Tech-selling, weather sink corn futures
U.S. corn futures settled lower Friday, pressured by technical selling and a lack of a major weather-related threat to U.S. crops.
Chicago Board of Trade July corn futures settled down 11 1/2 cents or 1.7% at $6.61 3/4 a bushel.
Technical trading--or the use of past price levels to predict future price moves--had boosted corn earlier in the week. But the July contract then stalled at a resistance level on the historic price charts, keeping the contract's price within the downward-sloping channel where it has traded so far this year.
Technical traders saw the stalled rally as a negative signal and began selling futures, which continued Friday.
For technical traders, "there's no incentive to be long July corn at this point," said Bryce Knorr, an analyst with agricultural publication Farm Futures. Taking a "long" position means betting that prices will rise.
Generally favorable weather forecasts for this year's corn crop also led futures to fall. Traders earlier this week were worried about hot temperatures expected in the Corn Belt, but forecasts since then have mostly moderated.
"Right now the forecasts aren't terrible," Mr. Knorr said.
Weaker cash markets also pressured corn futures as prices eased for spot corn supplies in locations around the Corn Belt on Friday. In Cedar Rapids, Iowa, buyers of spot corn on Friday were paying $1.38 above the price of September futures, a premium five cents lower than the day before.
However, cash markets generally remain strong, as supplies have been tight since last year's U.S. harvest was devastated by an historic drought.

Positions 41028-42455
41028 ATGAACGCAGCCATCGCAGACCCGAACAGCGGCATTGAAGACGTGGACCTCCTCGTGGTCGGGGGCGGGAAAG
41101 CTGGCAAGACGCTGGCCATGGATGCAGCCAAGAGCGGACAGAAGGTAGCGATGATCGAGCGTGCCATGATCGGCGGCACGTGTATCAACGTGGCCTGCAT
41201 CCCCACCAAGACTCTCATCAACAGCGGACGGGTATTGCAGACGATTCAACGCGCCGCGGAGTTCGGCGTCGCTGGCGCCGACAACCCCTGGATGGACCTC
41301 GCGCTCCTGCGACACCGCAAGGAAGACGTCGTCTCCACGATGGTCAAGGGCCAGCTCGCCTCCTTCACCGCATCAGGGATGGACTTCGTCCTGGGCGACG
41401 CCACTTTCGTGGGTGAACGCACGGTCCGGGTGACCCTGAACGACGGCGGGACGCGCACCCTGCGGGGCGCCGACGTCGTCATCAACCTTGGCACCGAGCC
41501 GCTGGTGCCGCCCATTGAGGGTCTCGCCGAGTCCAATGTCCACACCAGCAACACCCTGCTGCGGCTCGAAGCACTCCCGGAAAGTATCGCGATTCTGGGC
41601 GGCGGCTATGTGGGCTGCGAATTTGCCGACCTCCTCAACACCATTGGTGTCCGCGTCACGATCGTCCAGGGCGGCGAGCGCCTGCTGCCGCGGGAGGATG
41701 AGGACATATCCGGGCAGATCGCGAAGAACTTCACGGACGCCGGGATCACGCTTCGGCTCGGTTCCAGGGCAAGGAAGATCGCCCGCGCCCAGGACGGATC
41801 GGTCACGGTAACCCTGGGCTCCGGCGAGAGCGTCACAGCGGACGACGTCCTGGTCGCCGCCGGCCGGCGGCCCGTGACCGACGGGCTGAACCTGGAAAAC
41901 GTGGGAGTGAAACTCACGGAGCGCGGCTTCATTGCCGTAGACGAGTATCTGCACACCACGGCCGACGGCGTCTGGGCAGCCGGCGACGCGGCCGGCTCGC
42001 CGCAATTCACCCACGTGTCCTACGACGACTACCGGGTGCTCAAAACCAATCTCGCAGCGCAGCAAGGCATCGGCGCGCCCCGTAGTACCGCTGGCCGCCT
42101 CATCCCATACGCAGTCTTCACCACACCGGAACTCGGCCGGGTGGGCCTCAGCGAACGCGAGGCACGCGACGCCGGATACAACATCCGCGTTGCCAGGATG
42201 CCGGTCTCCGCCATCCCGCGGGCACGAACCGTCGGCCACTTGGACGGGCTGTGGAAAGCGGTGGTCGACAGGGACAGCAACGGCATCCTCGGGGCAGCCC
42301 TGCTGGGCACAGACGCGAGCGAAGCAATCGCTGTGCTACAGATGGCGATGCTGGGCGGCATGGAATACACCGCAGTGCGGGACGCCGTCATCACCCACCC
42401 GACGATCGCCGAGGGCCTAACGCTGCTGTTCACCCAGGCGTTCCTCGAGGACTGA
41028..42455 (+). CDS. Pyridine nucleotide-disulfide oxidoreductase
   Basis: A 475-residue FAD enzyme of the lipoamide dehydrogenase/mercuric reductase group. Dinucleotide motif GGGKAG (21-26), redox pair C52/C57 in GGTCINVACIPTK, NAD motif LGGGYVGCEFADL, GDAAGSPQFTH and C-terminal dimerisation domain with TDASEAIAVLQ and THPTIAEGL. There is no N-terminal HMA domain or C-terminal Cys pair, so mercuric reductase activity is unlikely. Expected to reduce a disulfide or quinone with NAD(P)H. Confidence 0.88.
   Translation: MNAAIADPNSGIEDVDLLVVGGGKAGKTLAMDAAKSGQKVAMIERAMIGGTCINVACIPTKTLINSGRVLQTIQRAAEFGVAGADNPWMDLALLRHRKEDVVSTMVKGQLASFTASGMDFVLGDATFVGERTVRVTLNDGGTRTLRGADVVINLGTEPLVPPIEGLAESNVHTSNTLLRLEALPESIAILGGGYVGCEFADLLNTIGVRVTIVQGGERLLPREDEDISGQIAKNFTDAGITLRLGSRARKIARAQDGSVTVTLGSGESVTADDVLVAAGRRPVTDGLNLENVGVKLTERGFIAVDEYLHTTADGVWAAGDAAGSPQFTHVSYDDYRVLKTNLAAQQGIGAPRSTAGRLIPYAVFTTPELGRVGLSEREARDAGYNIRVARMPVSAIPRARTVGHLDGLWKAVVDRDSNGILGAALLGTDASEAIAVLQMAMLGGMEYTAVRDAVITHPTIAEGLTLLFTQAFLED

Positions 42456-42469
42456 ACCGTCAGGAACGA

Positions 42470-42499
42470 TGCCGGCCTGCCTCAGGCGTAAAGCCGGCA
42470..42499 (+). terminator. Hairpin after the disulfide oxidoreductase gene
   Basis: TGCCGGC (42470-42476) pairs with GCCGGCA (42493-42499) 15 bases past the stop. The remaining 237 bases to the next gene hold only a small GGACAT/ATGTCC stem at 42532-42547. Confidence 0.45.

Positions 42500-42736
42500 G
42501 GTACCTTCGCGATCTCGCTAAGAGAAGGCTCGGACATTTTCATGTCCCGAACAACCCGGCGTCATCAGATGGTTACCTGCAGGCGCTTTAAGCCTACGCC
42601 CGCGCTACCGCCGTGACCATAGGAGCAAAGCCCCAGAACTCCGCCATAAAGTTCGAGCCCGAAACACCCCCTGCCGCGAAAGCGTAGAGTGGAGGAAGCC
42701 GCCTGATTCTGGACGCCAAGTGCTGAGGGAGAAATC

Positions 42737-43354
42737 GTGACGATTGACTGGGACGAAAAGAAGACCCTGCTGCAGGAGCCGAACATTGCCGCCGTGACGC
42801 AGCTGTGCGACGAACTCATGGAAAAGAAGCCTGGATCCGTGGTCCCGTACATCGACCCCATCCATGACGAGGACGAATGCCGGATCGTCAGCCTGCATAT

Wheat futures slid at the end of a choppy session, as traders continue to monitor the conditions of U.S. crops. Futures remain within their recent trading range, and analysts are watching for yield reports from the early harvesting of winter wheat crops in the southern Plains.
CBOT July wheat fell 2 1/2 cents or 0.4% to $6.98 a bushel. KCBT July wheat fell 1/2 cent or 0.1% to $7.36 1/2 a bushel. MGEX July wheat settled flat at $8.14 a bushel.
Soybeans fell on technical selling and the prospect of greater planted acreage of soybeans in the U.S. this year than originally expected, due to some corn farmers switching to the oilseed after a rainy spring prevented them from planting corn on time.
July soybean futures fell 4 1/4 cents or 0.3% to $14.93 1/4 a bushel.
Write to Owen Fletcher at email@example.com
Subscribe to WSJ: http://online.wsj.com?mod=djnwires
(END) Dow Jones Newswires
June 21, 2013 14:53 ET (18:53 GMT)
DJ UPDATE: U.S. Corn Falls On Technical Selling, Favorable Weather->copyright